In November 1894, Mr. Bentley started on a visit to Italy, not in the best of health, to meet, unfortunately, the severest winter known there for eighty years. Staying at Milan. Pavia, and Florence, he spent Christmas in Borne, seeing all he possibly could there, un­favourably impressed with most of the architecture of the Renaissance, at St. Peter’s and elsewhere. Umbria was next visited with great delight; Assisi, and after that Ravenna, which had to be reached through snow, and then a most fatiguing journey necessitated complete rest at Venice before exploring its wonders and settling down to study the Basilica of St. Mark, his chief object. Before this time the project of a tour including Constantinople had to be given up, and returning by Turin, after a few days in Paris, he reached London in March 1895.

The foundation stone of the cathedral was laid on St. Peter’s Day, 29th June, of the same year.

In May 1898, Mr. Bentley visited the United States at the wish of the Bishop Brooklyn, to advise upon his intended cathedral, a design for which had been made by a deceased architect of New York. The great difficulty, that of reliable foundation in its deep alluvial soil, necessitated serious>and protracted consideration. The newly appointed architect set his face against the use of iron columns and other artificial methods, and having investigated the selection of suitable stone, brick, and other materials, he returned to England in July, insufficiently rested by the voyage, to resume his usual work, and to elaborate this new design. The Mediaeval Style seemed to him best to meet all requirements, and the drawings show a complete Gothic church about 850 feet in length, having two western towers, and a boldly-treated lantern at the intersection of the transepts. Its style may be classed as “ advanced,” there being flowing traceried windows and other features of a late period.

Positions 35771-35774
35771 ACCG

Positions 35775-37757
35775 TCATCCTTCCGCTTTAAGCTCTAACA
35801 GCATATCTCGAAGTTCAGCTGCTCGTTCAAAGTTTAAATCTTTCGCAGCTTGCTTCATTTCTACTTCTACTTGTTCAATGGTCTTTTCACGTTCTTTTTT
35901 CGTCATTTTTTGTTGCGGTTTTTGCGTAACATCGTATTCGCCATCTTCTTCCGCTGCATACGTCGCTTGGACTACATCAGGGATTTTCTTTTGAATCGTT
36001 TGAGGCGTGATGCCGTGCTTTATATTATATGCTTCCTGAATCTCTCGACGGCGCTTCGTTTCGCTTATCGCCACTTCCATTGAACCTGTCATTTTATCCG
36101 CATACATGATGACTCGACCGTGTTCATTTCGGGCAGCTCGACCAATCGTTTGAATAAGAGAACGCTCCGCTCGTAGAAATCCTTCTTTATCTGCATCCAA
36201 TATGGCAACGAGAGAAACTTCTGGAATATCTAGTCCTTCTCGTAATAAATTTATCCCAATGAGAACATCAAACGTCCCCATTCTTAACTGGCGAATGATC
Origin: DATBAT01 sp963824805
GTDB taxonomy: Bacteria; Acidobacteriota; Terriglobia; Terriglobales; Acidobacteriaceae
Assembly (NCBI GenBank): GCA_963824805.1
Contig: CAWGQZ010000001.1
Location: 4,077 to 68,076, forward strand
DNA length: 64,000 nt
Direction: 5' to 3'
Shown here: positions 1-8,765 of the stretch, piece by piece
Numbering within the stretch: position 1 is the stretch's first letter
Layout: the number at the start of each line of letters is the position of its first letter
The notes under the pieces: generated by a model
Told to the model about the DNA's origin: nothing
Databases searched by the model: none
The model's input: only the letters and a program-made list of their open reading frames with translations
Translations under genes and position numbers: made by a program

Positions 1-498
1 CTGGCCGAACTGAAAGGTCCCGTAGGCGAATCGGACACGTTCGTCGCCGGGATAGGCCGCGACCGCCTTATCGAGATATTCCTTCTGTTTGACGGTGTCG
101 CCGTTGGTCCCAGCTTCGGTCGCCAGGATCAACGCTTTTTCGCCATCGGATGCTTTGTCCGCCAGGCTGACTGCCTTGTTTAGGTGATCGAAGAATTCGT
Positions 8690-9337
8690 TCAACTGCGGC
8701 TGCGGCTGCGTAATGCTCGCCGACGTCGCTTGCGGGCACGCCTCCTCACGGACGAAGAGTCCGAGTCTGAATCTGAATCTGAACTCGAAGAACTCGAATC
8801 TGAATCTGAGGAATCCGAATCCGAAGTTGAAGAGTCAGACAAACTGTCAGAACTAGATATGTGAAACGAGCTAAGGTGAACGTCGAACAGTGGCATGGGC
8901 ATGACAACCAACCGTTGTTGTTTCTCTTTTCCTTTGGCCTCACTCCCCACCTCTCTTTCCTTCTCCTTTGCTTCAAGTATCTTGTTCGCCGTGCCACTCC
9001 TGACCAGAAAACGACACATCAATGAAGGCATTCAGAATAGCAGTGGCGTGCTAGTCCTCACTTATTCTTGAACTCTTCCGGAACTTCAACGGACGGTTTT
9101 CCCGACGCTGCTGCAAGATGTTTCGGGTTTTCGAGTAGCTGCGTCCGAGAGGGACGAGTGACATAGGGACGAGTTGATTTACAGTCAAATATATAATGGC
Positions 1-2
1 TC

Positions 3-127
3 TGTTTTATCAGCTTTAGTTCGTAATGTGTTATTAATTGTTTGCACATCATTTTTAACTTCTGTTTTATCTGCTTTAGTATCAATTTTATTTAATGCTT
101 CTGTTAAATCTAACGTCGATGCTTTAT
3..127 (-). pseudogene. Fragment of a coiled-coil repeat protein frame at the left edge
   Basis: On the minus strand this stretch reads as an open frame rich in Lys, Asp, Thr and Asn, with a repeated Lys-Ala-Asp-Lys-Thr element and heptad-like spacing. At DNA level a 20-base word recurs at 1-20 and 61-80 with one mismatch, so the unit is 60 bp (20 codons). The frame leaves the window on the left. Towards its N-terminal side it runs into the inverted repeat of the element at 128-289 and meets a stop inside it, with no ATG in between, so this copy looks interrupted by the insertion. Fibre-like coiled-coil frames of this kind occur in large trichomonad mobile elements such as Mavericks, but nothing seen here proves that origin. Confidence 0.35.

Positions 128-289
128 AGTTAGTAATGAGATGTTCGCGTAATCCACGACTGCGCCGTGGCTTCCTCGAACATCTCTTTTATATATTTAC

The duties relating to ordinary works in his practice, some of them minute and requiring inventive skill, besides those of the completion and fittings of his great work at Westminster, seemed to overtax his strength. He denied himself too often the rest he was advised to take, and in November 1899 a sudden weakness pointed to a paralytic affection. After some repose, work was steadily resumed ; but in June next year another warning came, and the vocal organs were affected, rendering speech difficult. Courage and patience enabled him to continue working on for nearly two years longer, and, pencil in hand, he pursued his work within a few hours of the seizure of 1st March, 1902, which ended fatally the following morning.

Mr. Bentley leaves a widow and a large family, of whom his second son is following his father’s profession. Personally, whilst reticent and firm of resolve, he was a true friend, kindly, considerate, and much beloved.